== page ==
And then the big moment arrived: meeting the Berkshire breed Champion of Champions, Harry, shown by Sarah Ashcroft of Barlings Rare Breed Pigs. It went like a dream. Harry (bless him) stood still, I shook hands with Sarah, presented the trophy and rosette to her, and then draped the sash over Harry, who took it like a lamb. No need for the secret weapon – an apple in my pocket to be produced if Harry decided to go walkabout with me chasing after him. I calculated that, if necessary, the production of said apple meant I had about 5-10 seconds for Harry to pause, sniff and munch, quite long enough to drape the sash for the essential photograph recording his triumph. But this time it was not necessary, and this year’s winner was congratulated, rewarded and properly sashed without any bother at all.

Though delighted to represent the Society at such an important occasion, I was even more delighted to renew my acquaintanceship with an old friend – Truffle. Who she? I’ll tell you.

On the 2007 Week With Wodehouse, our last call was on Christina Dunlop in Berkshire, who had agreed to let us admire her (already a champion) sow, Truffle. Truffle initially showed a sturdy common sense in resisting this invasion to her privacy, but a few pig nuts persuaded her to join us. She was delightful, placid and inquisitive, and a respectful scratching of my umbrella down her back produced a happy smile and led her to collapse on the ground. She arose only to consume the apples which I had had the good sense to bring with me.

The following year, in September 2008, Truffle was shown at the Newbury Show and, after the championship competition, the announcer said the next event would be the Novice Pig Handler’s Competition – ‘open to novices of any age’. The temptation was too much. Suffice it to say that, thanks to the remarkable kindness of Christina Dunlop, who not only lent me Truffle and her own white coat but also told me what to do, Truffle guided me to a third place and a yellow rosette.

I saw Truffle again in 2010 when she had ceased to appear in the show ring but was chosen as the ‘face of the Show’ i.e. her picture on the front of the Newbury programme. And this year, when I went to say hello to Christina in the collecting tent, there in a pen was my old friend Truffle. As old ladies do, she had put on a bit of weight; quite a bit actually. Again, she was reluctant to be disturbed, as old ladies are, but a couple of apples aroused her interest and a few more later cemented our friendship. She had come back to Newbury to compete in the Veteran Berkshires competition, and although she came second (only two veterans competed), she did so, as PG would have described it, with a dignity that became her well.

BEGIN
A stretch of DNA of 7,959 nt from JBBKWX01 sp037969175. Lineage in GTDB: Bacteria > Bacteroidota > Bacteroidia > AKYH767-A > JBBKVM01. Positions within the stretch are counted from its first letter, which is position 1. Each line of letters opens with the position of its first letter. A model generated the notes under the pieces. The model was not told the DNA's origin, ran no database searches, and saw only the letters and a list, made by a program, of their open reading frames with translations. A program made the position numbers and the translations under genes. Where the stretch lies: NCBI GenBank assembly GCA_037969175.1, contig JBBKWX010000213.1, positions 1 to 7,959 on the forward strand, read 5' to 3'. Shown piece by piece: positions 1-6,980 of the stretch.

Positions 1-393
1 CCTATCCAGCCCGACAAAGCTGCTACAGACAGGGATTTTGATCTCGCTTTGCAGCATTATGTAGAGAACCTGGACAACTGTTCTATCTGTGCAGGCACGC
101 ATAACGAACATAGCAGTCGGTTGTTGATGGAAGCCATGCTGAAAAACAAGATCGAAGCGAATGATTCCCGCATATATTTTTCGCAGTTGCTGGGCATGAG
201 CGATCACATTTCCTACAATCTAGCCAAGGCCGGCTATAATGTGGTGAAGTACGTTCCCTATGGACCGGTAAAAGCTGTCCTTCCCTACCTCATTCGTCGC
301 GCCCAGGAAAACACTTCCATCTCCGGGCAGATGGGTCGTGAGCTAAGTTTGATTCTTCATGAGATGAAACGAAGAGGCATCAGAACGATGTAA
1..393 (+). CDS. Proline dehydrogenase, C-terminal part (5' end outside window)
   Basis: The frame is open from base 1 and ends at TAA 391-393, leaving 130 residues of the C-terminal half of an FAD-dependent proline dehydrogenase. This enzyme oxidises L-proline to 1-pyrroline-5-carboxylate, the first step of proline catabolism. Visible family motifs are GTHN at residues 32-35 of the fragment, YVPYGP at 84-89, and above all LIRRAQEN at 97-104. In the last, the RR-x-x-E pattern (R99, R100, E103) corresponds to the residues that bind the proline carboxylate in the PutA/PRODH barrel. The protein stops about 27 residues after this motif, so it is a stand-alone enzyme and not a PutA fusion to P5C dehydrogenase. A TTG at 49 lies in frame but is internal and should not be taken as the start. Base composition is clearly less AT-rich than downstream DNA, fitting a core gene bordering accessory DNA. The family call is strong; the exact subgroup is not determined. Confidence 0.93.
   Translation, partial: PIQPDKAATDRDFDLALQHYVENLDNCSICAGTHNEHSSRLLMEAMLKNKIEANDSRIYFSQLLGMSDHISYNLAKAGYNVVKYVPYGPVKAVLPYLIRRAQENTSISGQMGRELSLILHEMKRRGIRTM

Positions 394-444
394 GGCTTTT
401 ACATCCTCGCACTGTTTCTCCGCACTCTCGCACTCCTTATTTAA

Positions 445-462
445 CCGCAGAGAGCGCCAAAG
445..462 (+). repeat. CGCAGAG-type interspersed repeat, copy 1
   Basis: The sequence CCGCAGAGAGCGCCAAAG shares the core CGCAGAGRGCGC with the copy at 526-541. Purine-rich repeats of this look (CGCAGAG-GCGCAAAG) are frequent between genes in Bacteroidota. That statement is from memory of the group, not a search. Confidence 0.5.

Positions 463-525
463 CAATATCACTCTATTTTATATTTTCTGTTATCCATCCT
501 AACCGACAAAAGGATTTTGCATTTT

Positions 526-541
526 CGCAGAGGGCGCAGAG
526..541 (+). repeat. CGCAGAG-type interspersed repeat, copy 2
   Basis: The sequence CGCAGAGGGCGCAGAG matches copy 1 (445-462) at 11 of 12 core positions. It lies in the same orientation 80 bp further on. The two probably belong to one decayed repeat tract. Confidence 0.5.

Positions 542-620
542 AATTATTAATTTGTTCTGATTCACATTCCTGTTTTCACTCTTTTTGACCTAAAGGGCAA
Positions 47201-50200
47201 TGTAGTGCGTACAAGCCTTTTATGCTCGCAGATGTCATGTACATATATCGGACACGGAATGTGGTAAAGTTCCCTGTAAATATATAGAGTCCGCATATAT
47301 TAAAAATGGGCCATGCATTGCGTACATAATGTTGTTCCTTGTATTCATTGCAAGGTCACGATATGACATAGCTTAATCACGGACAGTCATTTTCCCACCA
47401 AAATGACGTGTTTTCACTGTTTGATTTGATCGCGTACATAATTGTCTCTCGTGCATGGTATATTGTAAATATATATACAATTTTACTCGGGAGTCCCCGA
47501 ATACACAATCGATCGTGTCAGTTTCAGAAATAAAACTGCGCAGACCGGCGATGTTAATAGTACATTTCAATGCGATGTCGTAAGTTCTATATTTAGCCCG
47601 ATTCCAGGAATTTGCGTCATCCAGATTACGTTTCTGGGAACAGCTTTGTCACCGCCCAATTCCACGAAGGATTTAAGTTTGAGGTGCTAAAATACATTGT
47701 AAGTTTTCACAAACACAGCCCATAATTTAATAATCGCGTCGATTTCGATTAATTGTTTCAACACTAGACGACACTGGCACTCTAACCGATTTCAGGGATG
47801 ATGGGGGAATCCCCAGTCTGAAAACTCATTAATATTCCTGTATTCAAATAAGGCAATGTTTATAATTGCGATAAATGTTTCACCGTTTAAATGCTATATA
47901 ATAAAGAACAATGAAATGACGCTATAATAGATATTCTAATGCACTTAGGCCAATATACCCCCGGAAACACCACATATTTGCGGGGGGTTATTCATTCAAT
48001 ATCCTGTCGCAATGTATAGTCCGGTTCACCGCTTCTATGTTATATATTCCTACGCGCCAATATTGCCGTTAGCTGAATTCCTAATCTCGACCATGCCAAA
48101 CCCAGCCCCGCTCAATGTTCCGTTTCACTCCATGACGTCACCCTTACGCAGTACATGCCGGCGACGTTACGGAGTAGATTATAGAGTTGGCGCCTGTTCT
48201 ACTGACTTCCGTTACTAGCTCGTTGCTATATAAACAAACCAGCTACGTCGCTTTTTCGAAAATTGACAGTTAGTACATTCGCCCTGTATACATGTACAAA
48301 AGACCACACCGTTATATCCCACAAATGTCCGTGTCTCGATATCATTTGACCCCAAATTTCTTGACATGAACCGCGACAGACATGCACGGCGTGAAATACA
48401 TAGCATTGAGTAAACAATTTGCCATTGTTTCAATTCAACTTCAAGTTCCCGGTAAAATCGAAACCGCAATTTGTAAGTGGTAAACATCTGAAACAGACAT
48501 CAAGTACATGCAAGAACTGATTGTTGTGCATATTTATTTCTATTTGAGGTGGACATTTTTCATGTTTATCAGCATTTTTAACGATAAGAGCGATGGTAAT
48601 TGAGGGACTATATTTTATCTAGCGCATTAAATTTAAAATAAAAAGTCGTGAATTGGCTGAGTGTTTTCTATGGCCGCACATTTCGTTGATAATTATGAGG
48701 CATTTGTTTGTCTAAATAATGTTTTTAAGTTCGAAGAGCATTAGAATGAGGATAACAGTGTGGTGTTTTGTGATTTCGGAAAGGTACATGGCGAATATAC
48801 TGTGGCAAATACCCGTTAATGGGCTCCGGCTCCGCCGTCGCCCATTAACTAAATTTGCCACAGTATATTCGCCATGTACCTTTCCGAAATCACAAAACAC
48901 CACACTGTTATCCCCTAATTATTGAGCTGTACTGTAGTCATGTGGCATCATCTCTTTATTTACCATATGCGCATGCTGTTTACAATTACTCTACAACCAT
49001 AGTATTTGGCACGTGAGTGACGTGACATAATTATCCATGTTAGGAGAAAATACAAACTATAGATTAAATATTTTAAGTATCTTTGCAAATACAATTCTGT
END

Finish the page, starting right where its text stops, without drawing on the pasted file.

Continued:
But her work was not yet done. Christina’s four-year-old son had entered in the Novice Handlers class, and though he was the smallest competitor in the ring, he was showing what was by far the biggest pig there. With an unceasing broad grin on his face, this little trouper herded his enormous charge around the ring, sometimes with his arm draped over as much of her back as he could reach. He and Truffle were placed second for his age group, but they earned the loudest applause of the day. Truffle took it all with her usual good grace.

As far as I can ascertain, Truffle has never been unplaced in a competition. How many of us can say the same? Long may she flourish.

While his owners are clearly delighted to receive the winner's trophy from Norman, Harry himself appears a little underwhelmed

Norman tempts Truffle with an apple while her owner, Christina Dunlop (far right) watches